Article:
I've been thinking about what ballet books might have in common with nun books, because I feel like there's a common thread in what draws me to them. I've talked about nun books before; I think there might be more people who are into ballet books, but for me they're a distant second.
What they have in common, I've decided, is the singleminded devotion of the character's life to an esoteric calling, a search for perfection, where perfection is rigorously defined and everything else can be stripped away. That simplicity of vision is what makes both of those lifestyles so fascinating to read about, and to try to understand.
It turns out I haven't read many ballet books, though I have a lot of my list (incidentally, the prevalence of titles including a pun on the word "pointe" is almost embarrassing). Maybe at some point(e) (sorry) I'll have enough to give a top 5 list, like I did for nun books. For now, though, let's talk about the one I just finished.
Pointe, by Brandy Colbert (point(e)s for using the word straight instead of in a pun) is a decent book, but I'll tell you up front, is kind of disappointing as a ballet book. The main character is a serious high school ballet dancer who's planning her professional auditions, but that is such a small part of the book, it really feels kind of divorced from what the book is actually about.
Theo is a junior in high school and things are going pretty well--she has friends, she does okay in school, and she is one of the stars in her dance class. When a friend-of-a-friend is hired as the pianist to accompany her class, she's worried about worlds colliding, but Hosea is cool (and hot), and things are going all right until the news breaks: Donovan's been found.
Donovan, it turns out, was her best friend until he disappeared four years ago. They were the only two brown kids in their suburban school for a long time, and they were super tight. When he disappeared, Theo's life and her family and her community all suffered under the strain. But it had been four years, and things were mostly back to normal--until now he's back.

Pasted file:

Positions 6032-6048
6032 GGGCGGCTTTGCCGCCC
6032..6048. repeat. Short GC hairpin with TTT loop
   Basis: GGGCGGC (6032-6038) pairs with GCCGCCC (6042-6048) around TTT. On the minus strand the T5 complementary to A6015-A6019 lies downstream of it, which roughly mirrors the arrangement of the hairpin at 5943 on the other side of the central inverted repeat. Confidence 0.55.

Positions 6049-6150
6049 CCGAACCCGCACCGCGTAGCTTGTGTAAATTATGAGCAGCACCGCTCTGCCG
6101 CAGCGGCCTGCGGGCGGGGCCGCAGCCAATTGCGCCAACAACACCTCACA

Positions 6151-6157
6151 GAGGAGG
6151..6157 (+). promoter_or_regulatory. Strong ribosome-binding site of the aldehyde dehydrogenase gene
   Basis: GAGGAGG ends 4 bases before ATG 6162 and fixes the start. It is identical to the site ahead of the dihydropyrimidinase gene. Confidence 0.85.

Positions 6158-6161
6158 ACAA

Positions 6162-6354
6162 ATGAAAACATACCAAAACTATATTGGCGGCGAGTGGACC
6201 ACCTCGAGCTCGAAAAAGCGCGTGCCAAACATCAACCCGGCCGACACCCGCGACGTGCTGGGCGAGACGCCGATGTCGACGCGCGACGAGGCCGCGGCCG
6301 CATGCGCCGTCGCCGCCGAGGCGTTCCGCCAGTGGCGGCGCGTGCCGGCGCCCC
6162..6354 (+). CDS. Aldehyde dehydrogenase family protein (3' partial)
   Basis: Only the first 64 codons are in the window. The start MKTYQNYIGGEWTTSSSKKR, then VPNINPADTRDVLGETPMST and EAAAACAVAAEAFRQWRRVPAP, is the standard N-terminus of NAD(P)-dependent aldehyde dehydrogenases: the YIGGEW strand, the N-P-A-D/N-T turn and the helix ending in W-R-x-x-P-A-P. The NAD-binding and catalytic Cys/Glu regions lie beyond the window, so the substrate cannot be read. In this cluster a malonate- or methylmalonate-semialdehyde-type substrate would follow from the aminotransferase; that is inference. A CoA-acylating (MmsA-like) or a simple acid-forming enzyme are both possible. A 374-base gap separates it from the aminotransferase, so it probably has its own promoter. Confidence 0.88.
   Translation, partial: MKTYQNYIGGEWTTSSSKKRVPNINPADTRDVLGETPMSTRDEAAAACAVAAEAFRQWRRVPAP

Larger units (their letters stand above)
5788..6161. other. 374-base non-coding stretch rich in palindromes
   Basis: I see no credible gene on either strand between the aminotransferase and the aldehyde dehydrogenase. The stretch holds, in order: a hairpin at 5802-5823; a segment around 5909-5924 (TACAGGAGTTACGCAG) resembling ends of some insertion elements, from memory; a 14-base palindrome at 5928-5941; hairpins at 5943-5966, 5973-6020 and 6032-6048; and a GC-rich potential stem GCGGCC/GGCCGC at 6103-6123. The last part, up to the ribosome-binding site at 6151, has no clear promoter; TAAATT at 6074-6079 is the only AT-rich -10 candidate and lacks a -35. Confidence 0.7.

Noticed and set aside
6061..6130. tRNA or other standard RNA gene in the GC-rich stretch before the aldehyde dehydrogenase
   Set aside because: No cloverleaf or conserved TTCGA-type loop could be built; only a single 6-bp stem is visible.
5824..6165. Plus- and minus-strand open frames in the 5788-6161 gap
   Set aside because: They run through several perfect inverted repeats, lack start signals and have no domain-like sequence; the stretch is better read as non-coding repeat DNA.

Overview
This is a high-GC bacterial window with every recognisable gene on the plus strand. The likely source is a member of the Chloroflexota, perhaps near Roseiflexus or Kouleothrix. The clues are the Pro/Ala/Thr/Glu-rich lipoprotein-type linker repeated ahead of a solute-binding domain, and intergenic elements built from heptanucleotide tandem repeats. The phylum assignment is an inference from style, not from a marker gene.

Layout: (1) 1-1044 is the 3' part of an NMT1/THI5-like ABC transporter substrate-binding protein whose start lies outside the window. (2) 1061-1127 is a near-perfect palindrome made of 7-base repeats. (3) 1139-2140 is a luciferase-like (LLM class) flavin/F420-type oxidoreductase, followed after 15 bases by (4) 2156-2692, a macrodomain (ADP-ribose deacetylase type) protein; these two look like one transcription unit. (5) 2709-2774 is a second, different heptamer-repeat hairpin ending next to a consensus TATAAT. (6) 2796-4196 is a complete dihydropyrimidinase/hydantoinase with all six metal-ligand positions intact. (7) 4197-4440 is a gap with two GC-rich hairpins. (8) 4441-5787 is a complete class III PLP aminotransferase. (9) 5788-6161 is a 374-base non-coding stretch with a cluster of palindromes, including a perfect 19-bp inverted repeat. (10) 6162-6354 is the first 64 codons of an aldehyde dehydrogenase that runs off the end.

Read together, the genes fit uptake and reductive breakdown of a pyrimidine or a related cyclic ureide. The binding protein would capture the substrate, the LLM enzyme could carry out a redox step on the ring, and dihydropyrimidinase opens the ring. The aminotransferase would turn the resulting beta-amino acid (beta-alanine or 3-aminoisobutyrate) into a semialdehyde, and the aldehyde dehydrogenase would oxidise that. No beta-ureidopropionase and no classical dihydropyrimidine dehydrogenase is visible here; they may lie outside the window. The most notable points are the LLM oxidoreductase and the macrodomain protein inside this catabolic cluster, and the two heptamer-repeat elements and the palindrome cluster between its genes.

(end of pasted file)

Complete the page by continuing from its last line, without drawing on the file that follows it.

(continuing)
The unfolding of the story involves a lot of revelations about the past, which I find to be a weak way of maintaining tension in a book; if your narrator knows what her big trauma was, and the people around her mostly know, why keep it from us? That's not exactly what's happening here, but the way information is doled out slowly, I can't quite tell if it's supposed to be tension or pacing. Theo is in recovery from an eating disorder; she had a messed up boyfriend years ago. These important story elements are doled out gradually as Theo keeps secrets from everyone important in her life.
Theo and her friends drink and smoke pot--Hosea's their dealer--and I actually found it pretty refreshing that this was all treated as fairly trivial--they don't get wasted, and pot is not treated as some sort of signifier of moral turpitude. (Though the line between ballet, school friends, and her family gets clearer with every detail that one or the other group is unaware of.)
But the kind of distancing issue about these normal teenager things is that they are so far away from a life of dance. Theo goes to class several days a week, but she has a lot of time off--time to go to parties, volunteer at the school fair, hang out in a diner with her friends. There are comments made about how her devotion to ballet separates her from the crowd, partly because of the time commitment, but you never see it--you never see her stressed by her responsibilities, or missing out on anything.
Basically, ballet is a small part of this story. It's what makes Theo special, and what connects her to Hosea, but it didn't feel as integral to the story as I would have expected from the title and cover. The story itself is dark and intense, and I would like to ask someone who's read it what they think of how clean the resolution was to the very messy issues the book raised without really addressing some of the shadowy parts (Theo's secrets damage more people than just herself). But as an aftermath of an abduction story--a story of survivor guilt, of how lives are shaped by things that happen around them--this is a good read.
(Also, FYI, the best ballet book is The Cranes Dance, which you should read immediately.)